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CONTACT: GARY GALLUZZO
100 Old Public Library
Iowa City IA 52242
(319) 384-0009; fax (319) 384-0024
e-mail: gary-galluzzo@uiowa.edu

Release: Immediate

Nobel Laureate to give UI Ida Beam Lectures April 9-10

IOWA CITY, Iowa -- Mario J. Molina, Nobel Laureate and Lee and Geraldine Martin Professor of Environmental Sciences at the Massachusetts Institute of Technology (MIT), will visit the University of Iowa as an Ida Beam Distinguished Visiting Professor April 9-10, 1997.

Molina shared the 1995 Nobel Prize in chemistry with F. Sherwood Rowland and Paul Crutzen for their work in atmospheric chemistry and, in particular, the formation and decomposition of ozone. The award marked the first time that the Nobel Prize has recognized research of man-made impacts on the environment.

Molina will present two lectures during his UI visit, with the first lecture addressed to the general public and the second aimed at researchers. The first lecture, titled "CFCs and Stratospheric Ozone," is scheduled for 7:30 p.m., Wednesday, April 9 in the Triangle Ballroom of the Iowa Memorial Union. A public reception will follow at 8:30 p.m. immediately following the talk.

The second lecture, titled "Chemistry on Ice Particles," is scheduled for 2:30 p.m., Thursday, April 10 in Lecture Room 1 of Van Allen Hall. The lectures and reception are free and open to the public.

Molina has been an international leader in developing scientific understanding of the chemistry of the stratospheric ozone layer. He was a co-author of a 1974 Nature article on the use of CFC (chlorofluorocarbon) gases in spray cans, air conditioners and other systems that laid the groundwork for the 1985 discovery of an ozone "hole" over the South Pole. In 1987 the United Nations' Montreal Protocol, an international treaty, banned the production of CFCs after 1996. Molina and his colleagues recently demonstrated in the laboratory a fundamentally new chemical reaction in which chlorine is activated on the surface of ice cloud particles in the polar stratosphere, as well as a new reaction sequence to account for most of the observed Antarctic ozone destruction.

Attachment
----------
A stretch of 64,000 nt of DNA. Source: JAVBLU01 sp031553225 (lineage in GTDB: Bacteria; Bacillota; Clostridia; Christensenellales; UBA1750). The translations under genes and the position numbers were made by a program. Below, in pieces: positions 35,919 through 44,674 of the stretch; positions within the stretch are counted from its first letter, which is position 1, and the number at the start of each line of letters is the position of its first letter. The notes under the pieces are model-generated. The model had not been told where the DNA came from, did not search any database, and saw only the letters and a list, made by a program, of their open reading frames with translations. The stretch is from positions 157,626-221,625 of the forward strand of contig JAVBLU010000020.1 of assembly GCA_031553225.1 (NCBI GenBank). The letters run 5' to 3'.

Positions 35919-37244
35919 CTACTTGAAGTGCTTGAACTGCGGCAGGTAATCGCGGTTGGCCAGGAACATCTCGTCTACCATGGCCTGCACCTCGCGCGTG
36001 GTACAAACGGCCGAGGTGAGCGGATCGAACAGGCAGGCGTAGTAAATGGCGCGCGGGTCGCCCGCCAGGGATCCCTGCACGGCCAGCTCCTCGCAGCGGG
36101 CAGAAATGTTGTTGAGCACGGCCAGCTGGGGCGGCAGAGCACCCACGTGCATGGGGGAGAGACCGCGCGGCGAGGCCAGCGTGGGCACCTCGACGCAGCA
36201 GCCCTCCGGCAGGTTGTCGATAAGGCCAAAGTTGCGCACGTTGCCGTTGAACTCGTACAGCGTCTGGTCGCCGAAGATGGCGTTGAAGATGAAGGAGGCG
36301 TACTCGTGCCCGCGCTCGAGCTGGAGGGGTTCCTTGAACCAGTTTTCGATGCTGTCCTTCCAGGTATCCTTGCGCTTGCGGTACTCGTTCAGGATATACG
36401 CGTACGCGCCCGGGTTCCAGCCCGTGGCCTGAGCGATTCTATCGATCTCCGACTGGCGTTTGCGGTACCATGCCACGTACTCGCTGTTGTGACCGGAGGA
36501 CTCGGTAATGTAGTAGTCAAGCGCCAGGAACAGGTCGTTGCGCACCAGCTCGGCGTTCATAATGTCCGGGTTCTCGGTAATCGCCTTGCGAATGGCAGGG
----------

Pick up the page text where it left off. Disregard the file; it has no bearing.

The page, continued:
Born in Mexico City in 1943, Molina received a bachelor's degree in chemical engineering from the Universidad Nacional Autonoma de Mexico in 1965, a postgraduate degree from the University of Freiburg, West Germany in 1967, and a doctorate in physical chemistry from the University of California at Berkeley in 1972. Molina came to MIT in 1989 after holding teaching and research positions at the Universidad Nacional Autonoma de Mexico, the University of California at Berkeley, the University of

California at Irvine, and the Jet Propulsion Laboratory at the California Institute of Technology. He presently holds a joint appointment in the MIT department of earth, atmospheric and planetary sciences and the department of chemistry.

In addition to his many honors, he was elected to the National Academy of Sciences in 1993 and, in 1994, he was named by President Clinton to the 18-member President's Committee of Advisors on Science and Technology.

Molina's visit is being sponsored by the UI department of chemistry, the UI Center for Global and Regional Environmental Research, the College of Liberal Arts Dean's Club and the Ida Beam Visiting Professor Program. Ida Beam, a native of Vinton, willed her farm to the UI Foundation in 1977. Her only university connection was a relative who graduated from the College of Medicine. With proceeds from the sale of the farm, the UI established a fund to bring a variety of top scholars to the university for lectures and discussions.

Individuals with disabilities are encouraged to attend all UI sponsored events. Persons with disabilities who require an accommodation in order to participate in these events should contact Hazel Kerr, administrative associate, department of chemistry, at 335-1351. For further information or to schedule a meeting with Molina, contact the department of chemistry at 335-1350.

4/3/97